Art and Literature by YoraAngga


									Throughout history, art has inspired, soothe and encourage people. This is also visible in the art of the
twentieth century. So this month's newsletter will be a review of those literary, artistic and
cinematographic expression through forged American culture.

Frida Kahlo (1907-1954) is one of the most famous female artists of Mexico. However, their aspiration to
be an artist was developed solely as a result of a serious car accident that inspired her to teach herself to
paint, fresh from eighteen. Today, is respected internationally for its colorful self portraits and shocking.
Kahlo found early support from her husband Diego Rivera (1886 - 1957), a highly trained artist whose
dramatic murals, it is said, have risen fresco painting in Latin America. These murals are also recognized
by the bold use of color he uses, but unlike most personal work of his wife, Rivera covers topics
"Mexicanists" of greater historical importance.

Pablo Neruda (1904-1973), Chile is considered one of the best writers of love poems in the world. It is
speculated that Pablo Neruda (Neftali Ricardo Reyes born Basoalto) decided to write and publish under
this pseudonym to fool his father, whose criticism discourage their desire to write. He was awarded the
Nobel Prize for literature in 1971. Another Chilean poet, Gabriela Mistral (1889-1957) was the first Latin
American woman to win the same award in 1945. His poems reflect his passion for human causes,
including inspiration largely served its community. He also served as an educator, an official cultural,
diplomatic and sent to several European countries.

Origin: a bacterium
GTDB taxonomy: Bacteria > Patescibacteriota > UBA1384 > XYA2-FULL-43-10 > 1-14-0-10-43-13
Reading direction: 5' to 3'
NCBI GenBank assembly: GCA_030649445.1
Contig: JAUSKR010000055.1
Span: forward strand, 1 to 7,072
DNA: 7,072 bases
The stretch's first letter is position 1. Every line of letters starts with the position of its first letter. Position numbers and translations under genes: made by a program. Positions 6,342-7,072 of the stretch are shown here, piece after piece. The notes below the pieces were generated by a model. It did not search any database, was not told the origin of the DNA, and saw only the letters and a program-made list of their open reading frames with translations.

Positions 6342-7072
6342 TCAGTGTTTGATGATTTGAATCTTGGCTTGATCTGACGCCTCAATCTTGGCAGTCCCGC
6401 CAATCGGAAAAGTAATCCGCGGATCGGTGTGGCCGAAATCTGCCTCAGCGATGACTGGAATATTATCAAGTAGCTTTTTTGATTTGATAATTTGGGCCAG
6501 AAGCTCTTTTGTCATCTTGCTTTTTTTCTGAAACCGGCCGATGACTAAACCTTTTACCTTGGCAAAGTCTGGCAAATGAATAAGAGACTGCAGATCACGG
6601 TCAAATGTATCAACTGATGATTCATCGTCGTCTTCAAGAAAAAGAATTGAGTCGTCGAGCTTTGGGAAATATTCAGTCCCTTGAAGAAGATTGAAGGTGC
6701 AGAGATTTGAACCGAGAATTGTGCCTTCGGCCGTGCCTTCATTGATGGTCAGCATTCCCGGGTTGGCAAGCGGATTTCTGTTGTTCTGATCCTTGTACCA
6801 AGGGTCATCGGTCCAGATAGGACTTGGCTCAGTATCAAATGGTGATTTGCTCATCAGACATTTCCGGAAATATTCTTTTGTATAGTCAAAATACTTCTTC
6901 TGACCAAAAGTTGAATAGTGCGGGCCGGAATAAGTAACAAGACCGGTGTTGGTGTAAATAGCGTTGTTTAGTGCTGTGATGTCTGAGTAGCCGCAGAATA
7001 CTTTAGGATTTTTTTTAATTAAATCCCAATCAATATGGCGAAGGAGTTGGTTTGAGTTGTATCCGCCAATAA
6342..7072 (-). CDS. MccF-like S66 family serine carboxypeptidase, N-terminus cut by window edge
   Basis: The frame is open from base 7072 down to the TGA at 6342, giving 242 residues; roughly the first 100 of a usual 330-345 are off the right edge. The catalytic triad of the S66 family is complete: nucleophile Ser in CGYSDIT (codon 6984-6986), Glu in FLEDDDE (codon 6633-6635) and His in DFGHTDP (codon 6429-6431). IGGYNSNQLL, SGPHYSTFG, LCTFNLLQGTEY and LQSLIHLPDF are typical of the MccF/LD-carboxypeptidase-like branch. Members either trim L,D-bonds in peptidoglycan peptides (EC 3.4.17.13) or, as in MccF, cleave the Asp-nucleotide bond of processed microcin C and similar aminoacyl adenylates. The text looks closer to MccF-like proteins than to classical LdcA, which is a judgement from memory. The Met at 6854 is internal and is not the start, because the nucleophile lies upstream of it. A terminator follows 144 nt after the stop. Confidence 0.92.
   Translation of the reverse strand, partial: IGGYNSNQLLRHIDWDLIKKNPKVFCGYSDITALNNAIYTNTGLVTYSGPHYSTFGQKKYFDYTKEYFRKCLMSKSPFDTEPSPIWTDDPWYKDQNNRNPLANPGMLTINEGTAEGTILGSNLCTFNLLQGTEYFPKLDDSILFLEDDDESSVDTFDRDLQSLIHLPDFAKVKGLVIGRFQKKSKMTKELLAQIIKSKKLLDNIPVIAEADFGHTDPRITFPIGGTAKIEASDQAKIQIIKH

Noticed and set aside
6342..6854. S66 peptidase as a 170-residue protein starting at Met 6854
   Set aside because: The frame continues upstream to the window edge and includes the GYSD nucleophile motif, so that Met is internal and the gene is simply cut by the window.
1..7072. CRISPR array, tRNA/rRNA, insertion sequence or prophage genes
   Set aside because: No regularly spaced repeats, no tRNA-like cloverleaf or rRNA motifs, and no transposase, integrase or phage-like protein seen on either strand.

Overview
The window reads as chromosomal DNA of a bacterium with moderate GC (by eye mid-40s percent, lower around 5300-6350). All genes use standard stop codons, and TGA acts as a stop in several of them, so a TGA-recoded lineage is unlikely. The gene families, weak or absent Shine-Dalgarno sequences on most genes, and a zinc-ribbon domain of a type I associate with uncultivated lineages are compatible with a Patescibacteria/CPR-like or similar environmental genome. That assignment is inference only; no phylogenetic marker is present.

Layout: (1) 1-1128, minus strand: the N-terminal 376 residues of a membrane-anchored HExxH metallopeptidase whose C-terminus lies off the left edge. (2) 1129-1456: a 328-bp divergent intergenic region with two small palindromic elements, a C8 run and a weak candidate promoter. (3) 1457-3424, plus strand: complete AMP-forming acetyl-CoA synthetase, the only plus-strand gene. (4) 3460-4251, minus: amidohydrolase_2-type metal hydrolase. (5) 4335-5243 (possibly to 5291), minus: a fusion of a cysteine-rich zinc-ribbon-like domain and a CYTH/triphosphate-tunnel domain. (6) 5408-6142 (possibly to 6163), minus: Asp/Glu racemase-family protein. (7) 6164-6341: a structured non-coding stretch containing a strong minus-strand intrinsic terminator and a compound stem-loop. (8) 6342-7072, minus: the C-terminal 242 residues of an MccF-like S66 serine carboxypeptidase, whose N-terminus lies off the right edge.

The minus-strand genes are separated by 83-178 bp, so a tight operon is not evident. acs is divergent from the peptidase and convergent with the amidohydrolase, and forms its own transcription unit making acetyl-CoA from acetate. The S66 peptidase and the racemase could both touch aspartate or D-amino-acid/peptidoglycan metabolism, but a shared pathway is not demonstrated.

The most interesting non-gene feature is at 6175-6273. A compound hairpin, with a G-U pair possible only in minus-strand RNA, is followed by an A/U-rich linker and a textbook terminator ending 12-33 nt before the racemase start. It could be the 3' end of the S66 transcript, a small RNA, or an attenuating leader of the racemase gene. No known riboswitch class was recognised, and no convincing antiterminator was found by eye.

Jorge Luis Borges and Gabriel Garcia Marquez are probably the two American authors that have made
inroads into the forefront of world literature. Borges (1899-1986), Argentina, is renowned for its
treatment of time in his work. Like Frida Kahlo, a near-fatal accident served as inspiration for a highly
creative period, from which emerged the big stories for which he is remembered today. García Márquez
(1928) for his part, began his career as a journalist in Colombia, and has since been able to establish as a
writer of novels and short stories. His work is wary of his style, magical realism to combine reality and
fantasy in the same narrative level. He was awarded the Nobel Prize for literature in 1982.

The Brazilian novelist Jorge Amado (1912) began his writing career at age twenty, age in which he
published his first book. Most of his novels depict urban life of the lower classes in Bahia, exposing her
left philosophy. His work satirizes the Brazilian government, so his books were banned and he was
imprisoned in 1935.

Walter Salles, most recently lauded for his film "Central do Brasil" ("Central Station") is one of the most
acclaimed Brazilian filmmakers lately. It began as a documentary filmmaker in 1986 trying social
concerns in Brazil and the search for both national and individual identity. Continues to address similar
issues in his films, as done in "Central Station," in which tells the story of a young orphan and his
relationship with a woman who writes letters for illiterate people from Central Station Rio

Be giving voice to the marginalized, or carrying on a journey of fantasy art fans, writers, artists and
filmmakers have managed to permeate American footprint deep into the culture of the twentieth
century. Their contribution has been wide and varied and can not be summarized briefly, but I hope you
enjoyed this cultural tour through the latest art movements in Latin America.

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